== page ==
Midway Middle School hosted a guest Monday morning — Georgia State Superintendent Richard Woods.
While in coastal Georgia to speak at an education conference, Woods visited schools in the area to hear from students, educators and community members on different matters.
In attendance for the visit were Midway Mayor Dr. Clemontine Washington, Midway police Chief Kelli Morningstar, Liberty County School System Superintendent Dr. Valya Lee, Board of Education members, selected students, staff, parents and former educators.
Principal Debra Frazier highlighted some of Midway Middle’s achievements and school programs. She talked about serving a diverse population of students that includes rural areas and Fort Stewart and the iPad learning experience. Frazier said the attendance rate is 95.6 percent and credited that to the staff creating an environment that students enjoy.
Lee said of Woods, “He came in with an agenda. He promised to look at certain things that were of concern to teachers and administrators across the state. He did something that I’ve not see done by a state superintendent. … He ran a survey amongst teachers to say, ‘What's going on with you? What’s going right? What should be our concern?’ Teachers were very candid.”
She went on to say that he immediately went to work on finding solutions to problems that teachers identified.
“We’re grateful for the heart you have for our state,” Lee said, addressing Woods.
Woods talked about the proposed state Senate Bill 364, called the Quality Basic Education Act, which would reduce the weight of student test scores used in teacher evaluations from 50 percent to 30 percent.
“So much of what a teacher does is not based on a test, given a day, during a year,” he said. “There’s actually 179 more days that follow and really should be taken into consideration.”
Woods also talked about putting the focus back on students instead of tests. He said children are more than test scores, and he thinks that personalizing education is the right direction.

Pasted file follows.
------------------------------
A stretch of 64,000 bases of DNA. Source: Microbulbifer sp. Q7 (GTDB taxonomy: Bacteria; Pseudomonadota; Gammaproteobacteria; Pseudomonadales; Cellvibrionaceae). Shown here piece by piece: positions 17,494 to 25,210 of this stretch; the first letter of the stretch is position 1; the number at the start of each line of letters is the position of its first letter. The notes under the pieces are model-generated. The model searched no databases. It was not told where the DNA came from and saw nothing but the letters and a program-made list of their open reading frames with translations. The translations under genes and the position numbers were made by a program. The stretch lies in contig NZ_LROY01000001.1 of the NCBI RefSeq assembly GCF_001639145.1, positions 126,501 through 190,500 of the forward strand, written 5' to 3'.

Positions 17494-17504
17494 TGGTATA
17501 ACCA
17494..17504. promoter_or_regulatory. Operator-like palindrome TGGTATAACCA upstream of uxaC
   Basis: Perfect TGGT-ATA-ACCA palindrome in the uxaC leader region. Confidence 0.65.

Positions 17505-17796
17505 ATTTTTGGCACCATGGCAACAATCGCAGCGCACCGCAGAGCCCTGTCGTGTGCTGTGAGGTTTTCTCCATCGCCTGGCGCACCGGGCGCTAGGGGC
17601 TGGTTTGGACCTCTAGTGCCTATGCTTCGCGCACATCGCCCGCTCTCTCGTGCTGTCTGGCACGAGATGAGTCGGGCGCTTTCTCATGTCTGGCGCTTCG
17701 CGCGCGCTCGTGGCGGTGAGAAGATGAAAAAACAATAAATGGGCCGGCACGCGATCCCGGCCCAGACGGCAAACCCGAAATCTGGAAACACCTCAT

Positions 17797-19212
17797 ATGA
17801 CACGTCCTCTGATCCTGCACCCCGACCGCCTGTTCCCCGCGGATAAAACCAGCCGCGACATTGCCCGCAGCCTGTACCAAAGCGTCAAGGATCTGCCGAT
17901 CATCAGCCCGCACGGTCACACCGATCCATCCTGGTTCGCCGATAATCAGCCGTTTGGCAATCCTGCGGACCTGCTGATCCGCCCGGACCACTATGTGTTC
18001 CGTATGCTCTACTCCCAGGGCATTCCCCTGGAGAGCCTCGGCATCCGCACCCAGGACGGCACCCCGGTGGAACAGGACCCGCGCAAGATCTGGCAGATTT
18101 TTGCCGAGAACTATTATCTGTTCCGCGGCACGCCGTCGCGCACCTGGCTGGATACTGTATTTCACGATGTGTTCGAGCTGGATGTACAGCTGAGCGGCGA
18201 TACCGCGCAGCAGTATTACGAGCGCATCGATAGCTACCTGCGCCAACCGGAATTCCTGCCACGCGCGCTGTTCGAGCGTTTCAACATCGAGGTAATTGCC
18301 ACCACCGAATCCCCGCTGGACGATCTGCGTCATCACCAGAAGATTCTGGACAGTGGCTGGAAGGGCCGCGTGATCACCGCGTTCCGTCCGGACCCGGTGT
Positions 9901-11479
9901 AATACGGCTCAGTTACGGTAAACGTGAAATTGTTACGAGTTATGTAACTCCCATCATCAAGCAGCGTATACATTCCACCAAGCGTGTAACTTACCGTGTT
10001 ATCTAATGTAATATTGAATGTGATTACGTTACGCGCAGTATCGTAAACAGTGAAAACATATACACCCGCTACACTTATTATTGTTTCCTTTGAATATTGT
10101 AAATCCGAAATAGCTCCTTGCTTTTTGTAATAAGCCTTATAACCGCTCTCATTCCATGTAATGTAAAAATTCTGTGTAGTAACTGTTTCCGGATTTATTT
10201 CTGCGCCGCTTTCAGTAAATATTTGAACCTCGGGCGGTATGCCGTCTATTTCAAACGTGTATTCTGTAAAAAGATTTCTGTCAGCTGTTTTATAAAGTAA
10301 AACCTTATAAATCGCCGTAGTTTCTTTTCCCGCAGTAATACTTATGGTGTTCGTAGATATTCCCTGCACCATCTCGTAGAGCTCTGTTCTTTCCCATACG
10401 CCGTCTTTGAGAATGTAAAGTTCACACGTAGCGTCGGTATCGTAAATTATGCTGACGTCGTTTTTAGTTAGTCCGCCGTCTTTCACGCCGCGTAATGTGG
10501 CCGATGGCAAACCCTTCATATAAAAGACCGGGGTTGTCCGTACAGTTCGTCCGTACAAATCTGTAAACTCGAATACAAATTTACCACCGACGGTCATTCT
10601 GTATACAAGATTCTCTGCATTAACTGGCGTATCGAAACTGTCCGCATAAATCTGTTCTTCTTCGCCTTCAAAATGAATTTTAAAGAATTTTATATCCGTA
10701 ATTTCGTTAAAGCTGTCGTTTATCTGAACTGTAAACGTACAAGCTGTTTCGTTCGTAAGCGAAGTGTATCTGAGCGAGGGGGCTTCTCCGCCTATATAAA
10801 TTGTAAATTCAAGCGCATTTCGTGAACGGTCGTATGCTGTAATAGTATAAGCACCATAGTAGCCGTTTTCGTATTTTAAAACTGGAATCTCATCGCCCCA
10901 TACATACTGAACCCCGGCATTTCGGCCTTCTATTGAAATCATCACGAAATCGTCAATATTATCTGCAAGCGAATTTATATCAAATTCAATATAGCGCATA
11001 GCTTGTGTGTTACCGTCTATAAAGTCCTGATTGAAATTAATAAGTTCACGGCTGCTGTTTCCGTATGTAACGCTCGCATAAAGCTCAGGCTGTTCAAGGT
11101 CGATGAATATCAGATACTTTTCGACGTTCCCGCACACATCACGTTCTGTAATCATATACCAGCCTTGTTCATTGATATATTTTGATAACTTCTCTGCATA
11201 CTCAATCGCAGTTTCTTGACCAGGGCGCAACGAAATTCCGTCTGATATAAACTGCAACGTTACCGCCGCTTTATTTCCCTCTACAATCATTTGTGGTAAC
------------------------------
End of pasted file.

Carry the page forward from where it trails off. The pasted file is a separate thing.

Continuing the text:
“I think we have a lot of wonderful things that are lining up, and (we) offer different pathways our kids can now choose from,” Woods said. “I think moving away from the one-size-fits-all — we said that every child is going to a four-year university, which isn’t wrong if that’s the path they choose — there are other avenues that offer a lot of great success.”
Woods called the statewide teacher survey — which had 53,000 responses — more than a survey, but a statement. His office read more than 7,000 pages of written responses, which he said showed that teachers were willing to talk about issues. Another finding of the survey was that 2 out of 3 teachers who responded said they were unlikely to recommend that someone enter the education profession today. Woods said it is important that current teachers encourage young people to go into education and that something needs to be done to change the current environment for teachers. Another survey finding was that teachers said they wanted to build better relationships with their students.
Chris Anderson, the principal of Liberty Elementary School, thanked Woods for his personalization of leadership with teachers.
Lee said she appreciated Woods working closely with Gov. Nathan Deal in seeing that funds are put back into the public-education budget.
A student asked Woods about the future of education in Georgia. Woods answered that he is “extremely hopeful.” He gave the examples of dual enrollment and the Move On When Ready program as options available to high school students. He said the state wants to help Liberty and other counties offer as many options as possible to improve student achievement.
Grayson Carter, a Midway Middle School student who is also a member of the state Student Advisory Council, asked about the number of Georgia-grown farms near Liberty.
Woods could not give Carter an exact number. He said the Georgia Department of Education is working on a partnership with the Department of Agriculture with the goal that 20 percent of the meals served in schools or associated with schools are produced from farms in Georgia by 2020. He feels the partnership is also a good opportunity to introduce agribusiness in schools.
Woods then took a brief tour of the school, during which he visited classrooms and talked with students and teachers.